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U.S. Retail Sales Dip 0.2% In March Amid Lower Auto Sales

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Partly reflecting a notable decrease in auto sales, the Commerce Department released a report on Friday showing a modest drop in U.S. retail sales in the month of March.

The Commerce Department said retail sales dipped by 0.2 percent in March after a revised 0.3 percent decline in February.

Economists had expected sales to edge down by 0.1 percent compared to the 0.1 percent uptick originally reported for the previous month.

The decrease in retail sales came as sales by motor vehicle and parts dealers slumped by 1.2 percent in March tumbling by 1.5 percent in February.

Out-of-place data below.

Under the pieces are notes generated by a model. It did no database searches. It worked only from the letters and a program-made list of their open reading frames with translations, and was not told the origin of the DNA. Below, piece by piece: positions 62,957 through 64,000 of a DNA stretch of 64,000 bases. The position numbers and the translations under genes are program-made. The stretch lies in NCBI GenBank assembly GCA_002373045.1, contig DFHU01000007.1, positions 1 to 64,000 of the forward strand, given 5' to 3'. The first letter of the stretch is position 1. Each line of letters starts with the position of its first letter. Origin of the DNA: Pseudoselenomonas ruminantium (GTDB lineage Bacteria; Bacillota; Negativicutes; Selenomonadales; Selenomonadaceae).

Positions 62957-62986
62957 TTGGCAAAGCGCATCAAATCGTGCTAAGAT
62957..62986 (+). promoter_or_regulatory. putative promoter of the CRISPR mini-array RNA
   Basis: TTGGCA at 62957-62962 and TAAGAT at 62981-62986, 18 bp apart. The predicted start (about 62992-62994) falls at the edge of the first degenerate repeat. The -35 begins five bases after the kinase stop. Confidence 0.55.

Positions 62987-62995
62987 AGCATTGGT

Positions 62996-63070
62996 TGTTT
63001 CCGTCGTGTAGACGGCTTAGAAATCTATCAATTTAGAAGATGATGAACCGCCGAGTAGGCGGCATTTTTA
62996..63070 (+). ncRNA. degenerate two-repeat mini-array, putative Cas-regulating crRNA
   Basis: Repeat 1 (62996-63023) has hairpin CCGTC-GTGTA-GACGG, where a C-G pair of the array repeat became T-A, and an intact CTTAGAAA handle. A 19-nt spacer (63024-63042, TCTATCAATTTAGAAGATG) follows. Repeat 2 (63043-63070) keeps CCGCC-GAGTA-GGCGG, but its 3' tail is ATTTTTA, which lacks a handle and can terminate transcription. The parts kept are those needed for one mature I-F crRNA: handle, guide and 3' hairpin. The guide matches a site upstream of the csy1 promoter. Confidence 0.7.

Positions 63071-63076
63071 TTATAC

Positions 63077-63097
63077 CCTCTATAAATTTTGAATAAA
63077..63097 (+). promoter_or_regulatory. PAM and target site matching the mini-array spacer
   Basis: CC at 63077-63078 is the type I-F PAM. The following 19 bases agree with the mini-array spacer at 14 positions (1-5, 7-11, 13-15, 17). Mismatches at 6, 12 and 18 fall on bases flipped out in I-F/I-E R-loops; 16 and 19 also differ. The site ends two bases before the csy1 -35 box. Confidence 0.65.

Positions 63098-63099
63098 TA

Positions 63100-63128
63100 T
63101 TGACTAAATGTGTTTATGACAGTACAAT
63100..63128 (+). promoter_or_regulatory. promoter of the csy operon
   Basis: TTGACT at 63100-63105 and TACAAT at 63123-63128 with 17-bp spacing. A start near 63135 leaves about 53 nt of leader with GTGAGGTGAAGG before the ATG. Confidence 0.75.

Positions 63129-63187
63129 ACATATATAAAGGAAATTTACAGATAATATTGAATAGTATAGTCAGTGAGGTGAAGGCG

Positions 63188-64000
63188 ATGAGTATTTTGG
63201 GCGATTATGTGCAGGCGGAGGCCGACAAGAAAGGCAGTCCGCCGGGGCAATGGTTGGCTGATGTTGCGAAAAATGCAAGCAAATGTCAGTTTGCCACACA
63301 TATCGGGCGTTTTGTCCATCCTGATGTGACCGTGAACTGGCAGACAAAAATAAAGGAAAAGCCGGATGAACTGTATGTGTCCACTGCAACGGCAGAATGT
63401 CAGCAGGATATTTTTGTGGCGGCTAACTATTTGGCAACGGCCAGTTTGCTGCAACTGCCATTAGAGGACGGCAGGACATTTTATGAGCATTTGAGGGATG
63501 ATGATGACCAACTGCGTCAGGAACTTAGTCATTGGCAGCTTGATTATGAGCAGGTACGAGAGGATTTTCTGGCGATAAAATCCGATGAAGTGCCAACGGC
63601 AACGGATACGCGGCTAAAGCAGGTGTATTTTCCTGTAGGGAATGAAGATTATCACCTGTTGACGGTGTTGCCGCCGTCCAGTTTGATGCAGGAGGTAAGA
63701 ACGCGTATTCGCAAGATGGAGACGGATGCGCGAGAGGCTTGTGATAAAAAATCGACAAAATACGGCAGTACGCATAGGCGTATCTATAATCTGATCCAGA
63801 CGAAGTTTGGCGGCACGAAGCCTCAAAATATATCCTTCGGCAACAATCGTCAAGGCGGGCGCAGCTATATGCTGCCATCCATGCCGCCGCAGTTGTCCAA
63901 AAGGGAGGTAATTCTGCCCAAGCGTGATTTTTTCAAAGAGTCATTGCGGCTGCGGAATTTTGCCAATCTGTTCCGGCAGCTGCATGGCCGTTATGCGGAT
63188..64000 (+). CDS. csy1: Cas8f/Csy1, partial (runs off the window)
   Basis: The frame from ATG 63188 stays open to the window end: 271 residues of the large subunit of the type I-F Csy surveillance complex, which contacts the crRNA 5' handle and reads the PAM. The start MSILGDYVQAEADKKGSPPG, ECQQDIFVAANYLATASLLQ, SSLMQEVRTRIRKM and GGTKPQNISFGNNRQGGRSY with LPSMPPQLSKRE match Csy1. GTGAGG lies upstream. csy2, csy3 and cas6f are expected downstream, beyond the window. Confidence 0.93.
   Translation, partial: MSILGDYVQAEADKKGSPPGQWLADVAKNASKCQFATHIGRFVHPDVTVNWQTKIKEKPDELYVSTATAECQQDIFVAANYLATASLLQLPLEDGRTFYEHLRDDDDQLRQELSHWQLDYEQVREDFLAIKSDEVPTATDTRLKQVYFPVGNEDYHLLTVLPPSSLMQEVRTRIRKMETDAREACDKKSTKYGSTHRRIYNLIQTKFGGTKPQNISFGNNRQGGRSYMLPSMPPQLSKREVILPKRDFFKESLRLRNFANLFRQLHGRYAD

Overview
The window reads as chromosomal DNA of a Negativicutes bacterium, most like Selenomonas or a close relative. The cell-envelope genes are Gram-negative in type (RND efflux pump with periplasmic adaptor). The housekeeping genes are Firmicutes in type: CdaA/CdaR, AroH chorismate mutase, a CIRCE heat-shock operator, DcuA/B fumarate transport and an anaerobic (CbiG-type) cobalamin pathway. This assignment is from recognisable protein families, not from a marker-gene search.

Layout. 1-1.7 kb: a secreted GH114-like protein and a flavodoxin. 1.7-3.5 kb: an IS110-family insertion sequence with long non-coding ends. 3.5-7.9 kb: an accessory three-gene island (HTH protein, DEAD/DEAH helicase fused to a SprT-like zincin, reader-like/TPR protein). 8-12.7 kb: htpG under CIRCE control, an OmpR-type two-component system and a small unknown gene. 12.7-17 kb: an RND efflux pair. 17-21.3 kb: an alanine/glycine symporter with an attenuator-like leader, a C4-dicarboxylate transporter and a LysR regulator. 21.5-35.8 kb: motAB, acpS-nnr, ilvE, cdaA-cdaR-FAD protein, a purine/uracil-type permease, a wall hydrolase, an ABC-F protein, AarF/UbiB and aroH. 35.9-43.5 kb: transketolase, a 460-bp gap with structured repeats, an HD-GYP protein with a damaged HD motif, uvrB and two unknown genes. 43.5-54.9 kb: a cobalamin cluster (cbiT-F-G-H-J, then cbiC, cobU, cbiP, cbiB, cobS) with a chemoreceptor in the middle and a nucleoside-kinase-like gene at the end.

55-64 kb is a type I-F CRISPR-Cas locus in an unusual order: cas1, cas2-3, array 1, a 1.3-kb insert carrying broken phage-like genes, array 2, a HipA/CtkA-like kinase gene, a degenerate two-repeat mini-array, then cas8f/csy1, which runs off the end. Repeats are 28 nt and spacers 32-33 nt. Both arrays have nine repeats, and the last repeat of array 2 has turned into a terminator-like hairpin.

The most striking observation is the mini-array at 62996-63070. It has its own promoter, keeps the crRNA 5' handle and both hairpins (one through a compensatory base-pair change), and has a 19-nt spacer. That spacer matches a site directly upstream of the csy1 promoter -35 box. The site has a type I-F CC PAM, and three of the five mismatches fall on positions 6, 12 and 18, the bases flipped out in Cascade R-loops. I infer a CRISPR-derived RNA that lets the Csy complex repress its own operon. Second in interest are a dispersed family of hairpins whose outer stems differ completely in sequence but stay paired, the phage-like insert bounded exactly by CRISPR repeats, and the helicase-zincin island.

Excluding auto sales, retail sales came in unchanged for the second consecutive month. Ex-auto sales had been expected to rise by 0.2 percent.

The report showed notable growth in sales by electronic and appliance stores, miscellaneous store retailers and clothing and accessories stores.

However, the increases were offset by significant declines in sales by building material and supplies dealers and gas stations.

Closely watched core retail sales, which exclude autos, gasoline, building materials and food service, climbed by 0.5 percent in March after slipping by 0.2 percent in February.

The Commerce Department said total retail sales in March were up by 5.2 percent compared to the same month a year ago.

by RTT Staff Writer

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